by Michael Ainscough, MD, MPH
The best short answer is “When we get a vaccine.”
Avoiding the virus in Washington County got a bit more difficult this week. It is not known how two of the cases last week came in contact with the virus, so they were reported as community acquired. Although the cases are now quarantined, the virus could likely be traced back to public exposure somewhere, either within Washington County or in a neighboring county. Because of patient privacy, data on local travel is not made available. If there was no travel and no known person-to-person contact, then this is community spread. The virus has a foot in the door.
The virus does not move. People move it. Either Washington County residents travel to hot spots and bring it back with them, or delivery people like UPS, FedEx, grocery wholesalers, convenience store deliverers, essential business parts deliverers, USPS deliverers from St Louis, or interstate travelers bring it in. Less likely it comes on the surfaces of packages or mail. Eventually there are obvious cases and asymptomatic carriers in the county resulting in community spread. One person can pick up the virus at work, a social gathering, an errand, a playdate, and then bring it home to their family.
Experts say the virus has likely arrived in most rural communities. However, it can take some time to notice because it may take up to two weeks for cases to require hospital care. Because of a lack of testing available, rural communities also might not realize the scope of the simmering problem.
Through the various means noted above, case counts are now rising in rural areas. As the coronavirus spills beyond St. Louis and St. Clair County, Washington County officials are doing their best to prepare for an influx of cases. It is a good thing to be able to handle a disaster, but it is a wonderful thing not to need to. To use a sports analogy for epidemics, you always want to play away games… prevent the virus from coming to your home county. Public health medics say “Prevent all that you can, treat when you must.” That means if you can prevent the virus from coming to your home area, fewer patients will require treatment.
The residents of Washington County have done an excellent job of preventing disease here. Because it is next to impossible to prevent all cases, it appears likely that we will be treating more. As the number of positive cases grows in our county, we need to continue staying at home, social distancing, hand washing and other preventive measures as much as we can. Don’t cheat. If you are at higher risk (seniors, medical conditions, lower immunity) to have complications from an infection, then heeding the guidance becomes even more important.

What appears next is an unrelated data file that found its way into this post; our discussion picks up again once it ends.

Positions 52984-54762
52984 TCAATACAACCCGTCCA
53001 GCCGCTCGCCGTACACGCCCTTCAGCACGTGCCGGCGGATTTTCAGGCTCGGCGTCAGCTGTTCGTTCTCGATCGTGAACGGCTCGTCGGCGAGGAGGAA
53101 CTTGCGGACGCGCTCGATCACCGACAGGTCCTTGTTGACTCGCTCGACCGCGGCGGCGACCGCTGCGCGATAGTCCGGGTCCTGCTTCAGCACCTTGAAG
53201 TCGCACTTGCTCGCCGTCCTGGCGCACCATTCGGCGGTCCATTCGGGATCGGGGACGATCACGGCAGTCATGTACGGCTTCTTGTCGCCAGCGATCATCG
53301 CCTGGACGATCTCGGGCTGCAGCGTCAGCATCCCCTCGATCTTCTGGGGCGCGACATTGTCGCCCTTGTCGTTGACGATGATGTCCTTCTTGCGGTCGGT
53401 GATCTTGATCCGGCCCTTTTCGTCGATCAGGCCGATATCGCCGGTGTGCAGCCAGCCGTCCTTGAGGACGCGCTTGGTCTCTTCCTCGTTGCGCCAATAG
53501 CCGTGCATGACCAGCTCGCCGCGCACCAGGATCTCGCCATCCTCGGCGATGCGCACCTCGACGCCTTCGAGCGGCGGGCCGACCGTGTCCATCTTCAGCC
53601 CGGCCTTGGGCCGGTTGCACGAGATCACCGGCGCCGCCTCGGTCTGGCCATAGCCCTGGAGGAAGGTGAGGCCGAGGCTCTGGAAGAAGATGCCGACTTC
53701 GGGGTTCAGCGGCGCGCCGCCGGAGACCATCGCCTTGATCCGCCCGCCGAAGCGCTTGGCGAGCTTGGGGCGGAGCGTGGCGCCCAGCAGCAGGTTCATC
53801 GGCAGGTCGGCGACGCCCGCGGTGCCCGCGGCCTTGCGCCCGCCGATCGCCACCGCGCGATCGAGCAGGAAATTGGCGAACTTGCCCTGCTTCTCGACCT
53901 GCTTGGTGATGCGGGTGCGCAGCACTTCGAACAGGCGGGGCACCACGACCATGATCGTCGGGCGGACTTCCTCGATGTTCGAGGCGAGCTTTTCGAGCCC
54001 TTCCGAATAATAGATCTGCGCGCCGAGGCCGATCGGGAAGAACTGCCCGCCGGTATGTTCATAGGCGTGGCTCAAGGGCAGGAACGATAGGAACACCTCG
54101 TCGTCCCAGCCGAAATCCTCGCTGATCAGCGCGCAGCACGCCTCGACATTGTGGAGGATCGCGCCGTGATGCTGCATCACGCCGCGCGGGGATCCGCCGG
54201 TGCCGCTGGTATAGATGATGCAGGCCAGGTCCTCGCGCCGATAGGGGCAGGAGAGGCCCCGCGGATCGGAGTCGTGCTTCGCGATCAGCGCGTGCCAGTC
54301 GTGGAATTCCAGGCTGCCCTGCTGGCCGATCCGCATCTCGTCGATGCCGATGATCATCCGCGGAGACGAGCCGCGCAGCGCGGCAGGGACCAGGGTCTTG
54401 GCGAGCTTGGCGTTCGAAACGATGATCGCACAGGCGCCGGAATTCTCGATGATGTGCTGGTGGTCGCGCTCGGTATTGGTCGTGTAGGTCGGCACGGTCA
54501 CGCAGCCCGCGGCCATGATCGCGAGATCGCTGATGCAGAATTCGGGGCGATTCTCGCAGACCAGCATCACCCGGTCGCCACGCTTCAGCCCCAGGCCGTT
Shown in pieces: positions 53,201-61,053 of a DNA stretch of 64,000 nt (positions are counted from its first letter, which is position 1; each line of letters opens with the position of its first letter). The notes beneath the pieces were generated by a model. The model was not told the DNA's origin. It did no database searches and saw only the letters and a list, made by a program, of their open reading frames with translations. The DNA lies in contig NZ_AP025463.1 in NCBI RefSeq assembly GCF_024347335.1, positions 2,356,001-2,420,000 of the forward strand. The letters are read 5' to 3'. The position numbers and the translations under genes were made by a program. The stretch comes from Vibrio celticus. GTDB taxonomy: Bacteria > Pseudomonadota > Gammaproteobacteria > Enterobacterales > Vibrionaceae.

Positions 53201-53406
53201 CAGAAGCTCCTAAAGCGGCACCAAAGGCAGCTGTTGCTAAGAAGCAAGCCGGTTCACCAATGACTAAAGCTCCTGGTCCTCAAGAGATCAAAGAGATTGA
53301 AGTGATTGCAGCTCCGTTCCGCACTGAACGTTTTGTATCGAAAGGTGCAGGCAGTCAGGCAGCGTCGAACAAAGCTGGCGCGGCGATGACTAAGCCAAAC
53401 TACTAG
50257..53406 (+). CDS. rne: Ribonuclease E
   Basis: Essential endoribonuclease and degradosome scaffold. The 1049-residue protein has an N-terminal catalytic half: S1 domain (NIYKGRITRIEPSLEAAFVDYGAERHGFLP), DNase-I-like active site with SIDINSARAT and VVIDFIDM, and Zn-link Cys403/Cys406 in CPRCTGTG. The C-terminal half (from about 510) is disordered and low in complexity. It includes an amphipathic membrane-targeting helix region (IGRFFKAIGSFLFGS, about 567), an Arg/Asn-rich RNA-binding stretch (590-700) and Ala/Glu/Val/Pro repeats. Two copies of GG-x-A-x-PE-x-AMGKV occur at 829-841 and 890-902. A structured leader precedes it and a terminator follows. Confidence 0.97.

The following elements are most important in Washington County going forward: 1) More testing to identify active cases, trace contacts, and use quarantines. 2) Enough capacity of our clinics, Washington County Hospital, and referral centers to handle increasing numbers of patients. 3) The cooperation of citizens to continue some restrictions such as social distancing, stay at home, and no gatherings with people outside your household.
How long will this last? Some medications show promise, but there likely won’t be a miracle pill to take at the first sign of symptoms. Waiting for everyone to get the virus would take too long, and would be too costly in human lives. The definitive end will only come after a vaccine, which may be a year away. The virus will cease being a threat only when 80-95% of the population becomes immune, either by recovering from infection or by a vaccination.
In the general population, the positive test rate for coronavirus is nearing 20%, which is nowhere near what is needed. Until we get to 80-95% herd immunity, there will be regional outbreaks. There will likely be several more months, even a year, of intermittent restrictions. Harvard researchers said last week that we may need some degree of social distancing for two more years if there is no vaccine. Going forward, the restrictions likely won’t be a one-size-fits-all solution for the entire state. They may be tailored in cities and counties, depending on the disease burden.
This is the biggest public health emergency in our lifetimes. But we can’t stay home forever. When restrictions are relaxed and businesses begin to reopen, there will be more opportunities to spread the virus and our risk of infection will be higher. Social distancing and masks are the new normal. We need to be smart, be selfless, be positive, be patient, and do the things necessary to get through it.
Michael Ainscough is a local retired physician who has contributed several articles on the coronavirus pandemic. He can be reached at email@example.com.